That’s the consensus drawn by Main Street director Matthew Williams and the LaFayette Downtown Development Authority and presented to the public at a town hall meeting Thursday evening, Feb. 21.
The number, which is based on parking requirements per state and local codes, leaves the city at a loss as to how to best meet the downtown parking needs of its citizens.
The town hall meeting was held to air parking grievances and discuss possible solutions.
Some of the most common complaints included a dearth of parking spaces during specific times of day, specifically on court days and during popular post-working day gym times.
Also, many small business owners on the square complained that their customer parking was either being taken up by other businesses or had been lost to the sidewalk-expanding Streetscape project, which re-tooled the downtown portion of Villanow Street within the past year.
According to Williams, the downtown area requires 447 parking spaces per the codes on the books. Currently, there are 158 spaces in the square alone. Factoring in the many public lots which are available, and which are rarely used, leaves a balance of 141.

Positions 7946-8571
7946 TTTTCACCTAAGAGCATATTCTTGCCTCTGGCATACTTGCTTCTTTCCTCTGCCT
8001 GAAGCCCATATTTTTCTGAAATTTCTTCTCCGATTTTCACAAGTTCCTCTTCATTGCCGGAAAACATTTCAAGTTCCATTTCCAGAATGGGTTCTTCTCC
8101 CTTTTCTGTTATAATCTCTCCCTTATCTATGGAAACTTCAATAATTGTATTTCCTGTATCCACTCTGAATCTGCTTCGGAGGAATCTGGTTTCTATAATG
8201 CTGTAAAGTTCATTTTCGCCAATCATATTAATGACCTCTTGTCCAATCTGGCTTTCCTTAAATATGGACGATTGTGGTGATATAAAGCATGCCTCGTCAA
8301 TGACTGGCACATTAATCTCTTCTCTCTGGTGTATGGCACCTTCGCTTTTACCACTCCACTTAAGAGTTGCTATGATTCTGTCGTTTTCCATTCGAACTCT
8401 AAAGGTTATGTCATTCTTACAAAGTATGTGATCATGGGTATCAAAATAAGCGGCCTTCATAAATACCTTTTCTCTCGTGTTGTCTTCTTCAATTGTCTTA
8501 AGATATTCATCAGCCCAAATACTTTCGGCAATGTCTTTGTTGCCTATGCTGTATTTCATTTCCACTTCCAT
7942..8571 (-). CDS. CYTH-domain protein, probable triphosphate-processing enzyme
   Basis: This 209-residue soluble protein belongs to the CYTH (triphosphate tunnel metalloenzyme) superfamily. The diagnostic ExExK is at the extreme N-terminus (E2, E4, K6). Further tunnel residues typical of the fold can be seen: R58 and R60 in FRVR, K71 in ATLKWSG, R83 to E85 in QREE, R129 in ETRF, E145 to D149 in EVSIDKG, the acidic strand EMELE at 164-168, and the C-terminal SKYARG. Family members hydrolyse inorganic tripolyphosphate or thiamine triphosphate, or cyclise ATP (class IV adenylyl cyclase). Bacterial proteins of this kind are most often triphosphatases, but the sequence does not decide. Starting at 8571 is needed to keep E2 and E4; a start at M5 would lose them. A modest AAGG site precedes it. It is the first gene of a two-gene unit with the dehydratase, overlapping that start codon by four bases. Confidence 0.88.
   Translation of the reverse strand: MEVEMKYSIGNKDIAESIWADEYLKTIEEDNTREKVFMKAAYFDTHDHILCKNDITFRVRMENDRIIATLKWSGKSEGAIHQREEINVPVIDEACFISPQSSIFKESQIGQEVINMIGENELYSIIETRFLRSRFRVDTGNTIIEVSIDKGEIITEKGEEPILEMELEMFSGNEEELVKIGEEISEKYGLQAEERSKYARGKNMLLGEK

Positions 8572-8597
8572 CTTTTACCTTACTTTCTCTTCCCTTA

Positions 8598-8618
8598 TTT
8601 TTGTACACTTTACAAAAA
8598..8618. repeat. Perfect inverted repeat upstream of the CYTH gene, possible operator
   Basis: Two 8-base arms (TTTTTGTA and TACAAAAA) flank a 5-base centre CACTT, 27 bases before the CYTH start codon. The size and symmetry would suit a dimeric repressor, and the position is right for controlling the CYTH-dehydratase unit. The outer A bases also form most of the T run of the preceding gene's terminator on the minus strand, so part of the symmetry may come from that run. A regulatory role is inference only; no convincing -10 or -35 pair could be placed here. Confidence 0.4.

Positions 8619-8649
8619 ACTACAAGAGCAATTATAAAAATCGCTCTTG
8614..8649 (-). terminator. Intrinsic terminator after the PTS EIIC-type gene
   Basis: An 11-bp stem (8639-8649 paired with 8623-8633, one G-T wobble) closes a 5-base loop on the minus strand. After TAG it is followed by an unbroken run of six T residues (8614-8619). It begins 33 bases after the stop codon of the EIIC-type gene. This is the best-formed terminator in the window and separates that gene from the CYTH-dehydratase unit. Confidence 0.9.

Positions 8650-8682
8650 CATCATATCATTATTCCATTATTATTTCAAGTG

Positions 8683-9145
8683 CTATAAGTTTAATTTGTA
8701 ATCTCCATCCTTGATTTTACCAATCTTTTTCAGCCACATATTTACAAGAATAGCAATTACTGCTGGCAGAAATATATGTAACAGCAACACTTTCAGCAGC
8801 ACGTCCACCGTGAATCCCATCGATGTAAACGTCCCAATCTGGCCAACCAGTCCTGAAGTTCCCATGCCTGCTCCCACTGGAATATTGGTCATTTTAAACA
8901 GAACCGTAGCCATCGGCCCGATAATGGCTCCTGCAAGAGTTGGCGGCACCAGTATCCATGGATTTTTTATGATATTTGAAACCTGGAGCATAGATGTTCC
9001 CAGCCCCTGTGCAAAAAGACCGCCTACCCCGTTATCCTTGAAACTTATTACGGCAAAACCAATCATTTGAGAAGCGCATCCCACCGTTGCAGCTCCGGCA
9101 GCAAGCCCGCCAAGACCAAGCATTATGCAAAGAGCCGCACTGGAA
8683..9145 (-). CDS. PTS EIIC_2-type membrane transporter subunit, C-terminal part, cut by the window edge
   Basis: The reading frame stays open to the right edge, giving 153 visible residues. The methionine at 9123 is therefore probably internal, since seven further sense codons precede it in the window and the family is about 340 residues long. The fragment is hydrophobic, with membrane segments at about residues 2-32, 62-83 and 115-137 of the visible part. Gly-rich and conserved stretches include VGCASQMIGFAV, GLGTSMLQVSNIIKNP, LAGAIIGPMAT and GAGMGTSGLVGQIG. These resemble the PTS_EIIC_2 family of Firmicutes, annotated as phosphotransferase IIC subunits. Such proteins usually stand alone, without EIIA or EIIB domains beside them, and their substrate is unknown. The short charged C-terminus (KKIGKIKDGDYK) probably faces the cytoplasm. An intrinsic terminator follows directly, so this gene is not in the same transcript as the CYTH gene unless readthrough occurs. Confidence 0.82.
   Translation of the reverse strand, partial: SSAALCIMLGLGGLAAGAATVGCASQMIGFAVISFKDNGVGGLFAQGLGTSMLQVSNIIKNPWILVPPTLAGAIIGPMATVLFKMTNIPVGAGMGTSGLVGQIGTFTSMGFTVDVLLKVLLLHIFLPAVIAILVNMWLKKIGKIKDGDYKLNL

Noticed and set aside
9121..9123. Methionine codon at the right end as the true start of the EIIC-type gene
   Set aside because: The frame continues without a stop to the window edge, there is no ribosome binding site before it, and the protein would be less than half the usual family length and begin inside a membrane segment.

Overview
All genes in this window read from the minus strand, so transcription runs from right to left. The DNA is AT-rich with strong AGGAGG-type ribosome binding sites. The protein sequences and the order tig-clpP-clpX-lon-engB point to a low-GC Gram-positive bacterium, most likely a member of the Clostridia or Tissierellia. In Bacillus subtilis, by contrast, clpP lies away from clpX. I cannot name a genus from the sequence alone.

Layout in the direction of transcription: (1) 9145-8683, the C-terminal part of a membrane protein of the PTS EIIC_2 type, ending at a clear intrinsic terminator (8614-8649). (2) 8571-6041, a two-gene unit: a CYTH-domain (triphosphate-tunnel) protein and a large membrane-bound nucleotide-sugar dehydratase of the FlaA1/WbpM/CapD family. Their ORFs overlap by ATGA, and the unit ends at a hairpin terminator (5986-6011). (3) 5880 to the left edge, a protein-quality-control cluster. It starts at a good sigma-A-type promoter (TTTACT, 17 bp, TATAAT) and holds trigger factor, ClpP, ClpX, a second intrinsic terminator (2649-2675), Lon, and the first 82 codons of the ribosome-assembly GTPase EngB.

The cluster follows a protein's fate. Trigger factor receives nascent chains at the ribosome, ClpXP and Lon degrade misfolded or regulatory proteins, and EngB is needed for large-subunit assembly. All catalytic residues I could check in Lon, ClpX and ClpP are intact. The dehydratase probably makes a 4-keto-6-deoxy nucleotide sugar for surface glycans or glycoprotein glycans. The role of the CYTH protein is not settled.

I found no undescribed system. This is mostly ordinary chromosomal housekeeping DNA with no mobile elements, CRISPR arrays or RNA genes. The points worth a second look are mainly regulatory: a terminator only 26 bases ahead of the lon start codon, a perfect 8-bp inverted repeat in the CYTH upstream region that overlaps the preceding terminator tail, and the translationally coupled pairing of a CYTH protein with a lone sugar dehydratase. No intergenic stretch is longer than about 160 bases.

Williams and others expressed their hopes that people would park in some of the unused public lots, which would necessitate walking a little bit farther to their destination.
“We went and counted off spaces ourselves at the old courthouse parking lot,” said Williams, “there’s a lot of spaces there, and there was not one car parked there, not one. There’s empty parking lots all around the square. Not on the square, but within a one block proximity. There’s all kinds of spaces, but people don’t use them, for whatever reason.”
Business owners and employees in particular, he said, could find places to park which would leave the storefront spots open for their customers. One of the most popular proposed solutions during the meeting involved placing signage directing drivers to some of the more unused public spaces, in the hopes that they would see more regular use.
“One of the things that we do not have is good signage directing people to some of the parking areas that we do have,” said DDA chairman Michael Lovelady.
Other suggestions included a parking garage, which would be prohibitively expensive, parking meters or designated time-limited spaces, or perhaps making one-block sections of West Villanow and Patton streets one-way thoroughfares. The latter solution would make it very difficult for local industry transfer trucks to navigate, making it an unlikely answer.
The city of LaFayette is likely to bring up proposed solutions for discussion in its next city council meeting.